Silence of TouchBlog

Articles and Insights, related to the Rebalancing Training,
Bodywork and Human Touch

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Why Bodywork?


| 18 November 2022

written by Jenny Lorant Grouf from Psychology Today

Why Bodywork? 

Although receiving massage and bodywork might seem counterintuitive for some trauma survivors, this human contact often works to mend the wounds that can’t be seen. Here are just a few ways massage can help.  

  • Physiological Benefits 

Massage and bodywork support the parasympathetic nervous system—the system that allows us to rest, digest, and restore our faculties—by providing stimuli that is intentionally present, caring, and safe. By deactivating the central nervous system, massage and bodywork can bring about increased relaxation, an unraveling of muscle tension, deepened breathing, increased circulation, regulated digestion, calming of the hypothalamus and cortisol, and more.  

  • Safe Touch

Touch can be a sensitive subject for someone who has experienced assault of any kind. As a massage therapist, I want my clients to understand that we are in complete partnership and that I absolutely support their processes. The goal of bodywork practitioners is to meet all recipients where they are and work from the needs that arise, versus imposing a one-size-fits-all protocol on clients.  

With this in mind, therapists work to educate clients about what a bodywork session should look like and emphasize that, as the recipient, clients are in complete control. On a basic level, we let clients know we will check in with them regarding pressure, temperature, etc., when appropriate. Additionally, we encourage clients to let us know when they need anything at all, be it a new position, a blanket, a bathroom break, a change in music, or lighter pressure. Clients need to understand that they are in charge of their session and have full control over what happens to their body, including how, and how much, they will be touched. After surviving a traumatic experience, receiving safe, interpersonal touch can be an important part of the healing journey.  

  • Trust of Others  

Survivors of abuse often share that it is challenging for them to trust another person’s touch after experiencing assault and trauma. When survivors cross the threshold into a bodywork space, they are taking a step toward trusting another person to ensure the safe touch that each session intends.  

The framework of each massage session is solely to support a client’s healing process. While practitioners may bring the therapeutic techniques to the table, it’s the client who has complete agency over everything that will happen during a session. Whether it is a client’s very first official wellness session or one in a long line of self-care experiences, safe, interpersonal touch can offer a breakthrough and shift survivors toward trusting themselves and others again.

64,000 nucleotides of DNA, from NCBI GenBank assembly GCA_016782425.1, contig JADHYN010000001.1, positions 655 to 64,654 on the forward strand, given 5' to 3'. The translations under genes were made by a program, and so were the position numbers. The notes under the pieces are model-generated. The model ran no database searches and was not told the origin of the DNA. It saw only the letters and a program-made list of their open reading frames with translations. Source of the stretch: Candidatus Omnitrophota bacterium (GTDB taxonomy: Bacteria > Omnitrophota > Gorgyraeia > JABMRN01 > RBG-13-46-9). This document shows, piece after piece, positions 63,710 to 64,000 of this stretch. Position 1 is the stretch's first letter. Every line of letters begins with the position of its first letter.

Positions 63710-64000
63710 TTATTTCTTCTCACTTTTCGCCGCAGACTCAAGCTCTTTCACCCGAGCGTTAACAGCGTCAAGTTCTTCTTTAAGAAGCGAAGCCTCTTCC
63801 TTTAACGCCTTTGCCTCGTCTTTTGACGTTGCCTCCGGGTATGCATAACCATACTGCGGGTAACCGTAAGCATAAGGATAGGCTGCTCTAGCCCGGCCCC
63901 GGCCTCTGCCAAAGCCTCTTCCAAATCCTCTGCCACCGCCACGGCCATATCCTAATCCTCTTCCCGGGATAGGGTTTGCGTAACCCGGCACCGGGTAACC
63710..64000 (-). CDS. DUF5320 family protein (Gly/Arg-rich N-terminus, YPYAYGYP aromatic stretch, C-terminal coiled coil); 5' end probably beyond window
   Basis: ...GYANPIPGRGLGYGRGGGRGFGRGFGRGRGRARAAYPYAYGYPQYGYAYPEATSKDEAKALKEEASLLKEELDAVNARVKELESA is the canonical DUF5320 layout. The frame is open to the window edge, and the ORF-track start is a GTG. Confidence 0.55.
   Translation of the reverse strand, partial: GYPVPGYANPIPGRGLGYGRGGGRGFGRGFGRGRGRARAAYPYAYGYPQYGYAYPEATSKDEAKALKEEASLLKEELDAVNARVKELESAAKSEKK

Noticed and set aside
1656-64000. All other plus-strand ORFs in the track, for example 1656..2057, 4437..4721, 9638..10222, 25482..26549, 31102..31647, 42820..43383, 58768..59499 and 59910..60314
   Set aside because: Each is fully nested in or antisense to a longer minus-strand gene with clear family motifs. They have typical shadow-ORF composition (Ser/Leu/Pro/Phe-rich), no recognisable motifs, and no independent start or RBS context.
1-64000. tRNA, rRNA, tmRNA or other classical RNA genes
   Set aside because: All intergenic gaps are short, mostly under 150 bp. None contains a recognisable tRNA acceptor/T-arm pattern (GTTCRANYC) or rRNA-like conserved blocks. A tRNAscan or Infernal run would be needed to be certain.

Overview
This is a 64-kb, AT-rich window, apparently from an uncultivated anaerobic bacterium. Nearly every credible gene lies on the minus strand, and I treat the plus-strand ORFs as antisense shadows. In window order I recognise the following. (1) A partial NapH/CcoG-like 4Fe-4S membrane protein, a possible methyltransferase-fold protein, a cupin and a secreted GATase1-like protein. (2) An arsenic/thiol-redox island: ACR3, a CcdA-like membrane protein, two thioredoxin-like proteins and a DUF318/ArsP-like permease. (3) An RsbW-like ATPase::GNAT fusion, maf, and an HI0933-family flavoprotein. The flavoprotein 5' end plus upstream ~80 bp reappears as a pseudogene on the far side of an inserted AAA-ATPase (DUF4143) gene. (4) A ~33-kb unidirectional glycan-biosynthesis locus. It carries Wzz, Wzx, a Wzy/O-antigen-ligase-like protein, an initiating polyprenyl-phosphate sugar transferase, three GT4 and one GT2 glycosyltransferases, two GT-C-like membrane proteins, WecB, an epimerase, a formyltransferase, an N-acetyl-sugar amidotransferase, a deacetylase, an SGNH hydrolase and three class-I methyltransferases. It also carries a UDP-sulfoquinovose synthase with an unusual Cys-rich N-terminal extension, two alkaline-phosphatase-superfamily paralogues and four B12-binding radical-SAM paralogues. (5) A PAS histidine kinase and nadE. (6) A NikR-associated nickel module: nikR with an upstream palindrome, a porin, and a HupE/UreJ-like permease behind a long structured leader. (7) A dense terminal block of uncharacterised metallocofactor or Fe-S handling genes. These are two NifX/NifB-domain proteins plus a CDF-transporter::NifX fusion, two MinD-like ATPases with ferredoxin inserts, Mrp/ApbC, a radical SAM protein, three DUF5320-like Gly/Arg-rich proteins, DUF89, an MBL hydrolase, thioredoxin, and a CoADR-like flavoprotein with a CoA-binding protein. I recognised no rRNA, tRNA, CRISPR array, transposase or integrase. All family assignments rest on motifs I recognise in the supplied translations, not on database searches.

• Empowering Voice

Very often, subordination is a large piece of the puzzle for survivors of domestic violence, sexual assault, and child abuse. In order to save their lives, clients might have needed to keep quiet and been unable to speak up during the trauma. What happens when clients ask for their needs to be met in a safe, loving space?  

In healing bodywork sessions, clients are the authority of their bodies and their experiences. A bodywork session is a safe platform to reclaim their voice and express their needs. It is in this safe space where silence can be broken. 

  • Self-Love, Self-Compassion 

Finally, it is empowering for survivors to connect the dots between ways in which their bodies and nervous systems might be stuck, versus thinking their bodies are failing them or being unsafe. This shift in perspective made by understanding the body’s physiology and its potentially incomplete response to a past experience can be a huge piece of self-compassion for the body and gratitude for all that it might have endured. 

Self-care practices such as massage, stretching, and breath work are vehicles for trauma survivors to connect internally and appreciate the messaging that their bodies might be communicating. These self-care practices offer ways in which clients can listen to, and respond to, their bodies’ needs with love. 

Massage and bodywork not only offers innumerable physical benefits for survivors of trauma and abuse, but it also allows survivors a way to reconnect with their bodies and begin to heal the wounds hidden deep within.  

For some, experiencing a bodywork session might be their edge—their healthy risk-taking, a reawakening of body memory, and the very first time they are receiving intentional, loving touch solely for their self-care and healing process. Witnessing clients returning to, and reclaiming, their bodies is the utmost honor for me as a massage therapist. 

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